Utes, Navajo seek monument to preserve canyon

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Utes, Navajo seek monument to preserve canyon

Tribal leaders give perspective on Bear's Ears monument
A ghostly pictograph watches visitors of Jailhouse ruin in Bullet Canyon. Native tribes have ancestral ties to ruins in southeast Utah and are advocating for further protection.
A coalition of native tribes are advocating for the Bear’s Ears National Monument in southeast, Utah. During a panel discussion at the Celebrate Cedar Mesa conference in Bluff, Navajo Jonah Yellowman, Zuni Octavius Seowtewa, and Navajos Willie Grayeyes and Eric Descheenie share the Native American perspective on the importance of ancestral lands.
Perfect Kiva ruin is in Grand Gulch, a popular part of Cedar Mesa proposed as the Bear’s Ears National Monument. The kiva has an original roof, and can be climbed into.
Monarch Cave is one of the more popular routes in the remote area near Comb Ridge within the proposed monument.
Artifacts can be spotted at Comb Ridge sites, even corn cobs. But signs everywhere remind that removing or damaging any of them is a crime.
While most carved Anasazi or Moki steps go up sheer cliffs, these steps run horizontal on Comb Ridge with a 50-foot fall below.
The colors are beautiful in fall at Comb Ridge.

Utes, Navajo seek monument to preserve canyon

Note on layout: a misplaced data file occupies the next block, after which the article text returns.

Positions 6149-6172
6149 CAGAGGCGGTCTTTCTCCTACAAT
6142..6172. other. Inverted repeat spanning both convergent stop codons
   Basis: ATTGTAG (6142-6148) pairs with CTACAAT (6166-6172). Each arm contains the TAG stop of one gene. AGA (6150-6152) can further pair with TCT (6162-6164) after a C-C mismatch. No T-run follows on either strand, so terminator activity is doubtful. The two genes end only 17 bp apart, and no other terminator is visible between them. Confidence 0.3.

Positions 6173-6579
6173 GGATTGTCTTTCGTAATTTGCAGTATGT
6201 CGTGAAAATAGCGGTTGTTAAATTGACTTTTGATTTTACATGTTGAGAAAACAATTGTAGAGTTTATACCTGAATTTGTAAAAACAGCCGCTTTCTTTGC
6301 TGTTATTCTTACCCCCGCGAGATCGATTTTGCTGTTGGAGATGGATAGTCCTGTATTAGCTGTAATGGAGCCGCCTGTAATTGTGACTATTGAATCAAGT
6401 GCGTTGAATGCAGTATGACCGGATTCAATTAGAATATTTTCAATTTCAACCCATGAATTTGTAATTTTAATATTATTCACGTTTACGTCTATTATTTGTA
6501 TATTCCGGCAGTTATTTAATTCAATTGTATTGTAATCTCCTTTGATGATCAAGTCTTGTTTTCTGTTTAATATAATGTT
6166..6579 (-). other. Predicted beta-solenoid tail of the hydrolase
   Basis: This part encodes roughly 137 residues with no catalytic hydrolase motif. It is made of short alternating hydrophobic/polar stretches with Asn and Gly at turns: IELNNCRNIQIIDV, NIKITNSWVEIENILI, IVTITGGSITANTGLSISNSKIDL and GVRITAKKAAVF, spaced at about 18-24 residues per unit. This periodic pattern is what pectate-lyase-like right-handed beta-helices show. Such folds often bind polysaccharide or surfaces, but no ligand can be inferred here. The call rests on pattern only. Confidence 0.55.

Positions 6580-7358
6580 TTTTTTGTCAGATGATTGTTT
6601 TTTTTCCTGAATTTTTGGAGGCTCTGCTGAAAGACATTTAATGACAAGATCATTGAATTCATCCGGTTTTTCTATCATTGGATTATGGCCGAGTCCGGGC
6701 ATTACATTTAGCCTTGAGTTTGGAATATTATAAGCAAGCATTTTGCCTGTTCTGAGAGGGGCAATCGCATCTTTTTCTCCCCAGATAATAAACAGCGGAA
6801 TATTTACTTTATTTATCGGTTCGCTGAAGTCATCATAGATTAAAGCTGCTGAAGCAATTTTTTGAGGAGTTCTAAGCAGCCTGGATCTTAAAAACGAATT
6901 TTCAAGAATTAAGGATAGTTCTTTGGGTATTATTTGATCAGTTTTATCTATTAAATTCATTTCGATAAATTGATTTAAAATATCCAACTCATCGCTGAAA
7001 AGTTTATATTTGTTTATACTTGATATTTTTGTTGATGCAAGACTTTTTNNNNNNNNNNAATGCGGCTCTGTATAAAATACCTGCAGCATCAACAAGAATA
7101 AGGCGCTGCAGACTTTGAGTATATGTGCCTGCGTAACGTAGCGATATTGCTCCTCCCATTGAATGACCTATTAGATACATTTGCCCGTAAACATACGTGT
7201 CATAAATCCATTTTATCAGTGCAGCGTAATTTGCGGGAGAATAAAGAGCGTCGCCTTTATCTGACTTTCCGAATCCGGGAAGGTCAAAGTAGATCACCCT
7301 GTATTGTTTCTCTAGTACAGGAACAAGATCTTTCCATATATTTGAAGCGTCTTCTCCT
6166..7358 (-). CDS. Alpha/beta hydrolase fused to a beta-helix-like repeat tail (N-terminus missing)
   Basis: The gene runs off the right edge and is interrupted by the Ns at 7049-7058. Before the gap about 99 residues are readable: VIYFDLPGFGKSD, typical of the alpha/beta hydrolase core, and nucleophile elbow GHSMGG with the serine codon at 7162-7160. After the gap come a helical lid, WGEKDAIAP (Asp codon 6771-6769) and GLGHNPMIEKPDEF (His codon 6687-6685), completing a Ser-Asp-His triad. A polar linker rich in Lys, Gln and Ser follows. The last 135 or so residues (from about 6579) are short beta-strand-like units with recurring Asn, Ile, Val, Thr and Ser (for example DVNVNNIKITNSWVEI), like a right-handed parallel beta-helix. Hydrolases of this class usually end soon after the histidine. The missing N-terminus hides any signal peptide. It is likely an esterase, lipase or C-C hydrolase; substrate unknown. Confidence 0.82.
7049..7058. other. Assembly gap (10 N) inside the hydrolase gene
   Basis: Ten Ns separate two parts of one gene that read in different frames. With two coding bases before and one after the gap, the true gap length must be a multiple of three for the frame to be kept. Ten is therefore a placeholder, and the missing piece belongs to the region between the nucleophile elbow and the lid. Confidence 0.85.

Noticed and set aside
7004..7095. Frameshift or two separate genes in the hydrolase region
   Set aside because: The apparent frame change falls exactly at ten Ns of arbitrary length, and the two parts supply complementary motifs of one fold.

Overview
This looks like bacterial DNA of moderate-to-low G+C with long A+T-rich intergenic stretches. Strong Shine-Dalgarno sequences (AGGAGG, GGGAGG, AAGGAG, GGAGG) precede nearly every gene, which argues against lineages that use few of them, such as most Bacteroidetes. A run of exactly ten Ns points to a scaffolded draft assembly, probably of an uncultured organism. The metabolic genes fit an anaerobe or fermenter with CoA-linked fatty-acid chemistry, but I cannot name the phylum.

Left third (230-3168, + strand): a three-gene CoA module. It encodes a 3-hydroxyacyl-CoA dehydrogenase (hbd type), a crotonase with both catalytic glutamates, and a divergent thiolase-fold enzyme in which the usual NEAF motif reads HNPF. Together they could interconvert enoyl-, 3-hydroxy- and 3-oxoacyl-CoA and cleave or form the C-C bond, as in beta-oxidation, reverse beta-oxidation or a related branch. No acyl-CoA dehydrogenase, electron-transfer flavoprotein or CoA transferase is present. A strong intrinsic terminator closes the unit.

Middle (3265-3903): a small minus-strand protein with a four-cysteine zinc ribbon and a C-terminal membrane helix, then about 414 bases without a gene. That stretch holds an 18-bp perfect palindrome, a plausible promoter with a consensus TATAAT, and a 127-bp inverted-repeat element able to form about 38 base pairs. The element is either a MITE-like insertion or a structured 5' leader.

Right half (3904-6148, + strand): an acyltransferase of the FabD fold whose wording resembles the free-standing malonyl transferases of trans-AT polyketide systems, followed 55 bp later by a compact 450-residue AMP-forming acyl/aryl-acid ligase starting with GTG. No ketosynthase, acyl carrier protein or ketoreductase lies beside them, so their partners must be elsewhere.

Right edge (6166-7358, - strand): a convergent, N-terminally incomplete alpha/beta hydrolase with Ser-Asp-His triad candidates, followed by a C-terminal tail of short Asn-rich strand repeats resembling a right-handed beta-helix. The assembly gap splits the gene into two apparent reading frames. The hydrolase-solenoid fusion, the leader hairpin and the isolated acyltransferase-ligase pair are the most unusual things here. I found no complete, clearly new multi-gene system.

A ghostly pictograph watches visitors of Jailhouse ruin in Bullet Canyon. Native tribes have ancestral ties to ruins in southeast Utah and are advocating for further protection.
A coalition of native tribes are advocating for the Bear’s Ears National Monument in southeast, Utah. During a panel discussion at the Celebrate Cedar Mesa conference in Bluff, Navajo Jonah Yellowman, Zuni Octavius Seowtewa, and Navajos Willie Grayeyes and Eric Descheenie share the Native American perspective on the importance of ancestral lands.
Perfect Kiva ruin is in Grand Gulch, a popular part of Cedar Mesa proposed as the Bear’s Ears National Monument. The kiva has an original roof, and can be climbed into.
Monarch Cave is one of the more popular routes in the remote area near Comb Ridge within the proposed monument.
Artifacts can be spotted at Comb Ridge sites, even corn cobs. But signs everywhere remind that removing or damaging any of them is a crime.
While most carved Anasazi or Moki steps go up sheer cliffs, these steps run horizontal on Comb Ridge with a 50-foot fall below.
The colors are beautiful in fall at Comb Ridge.
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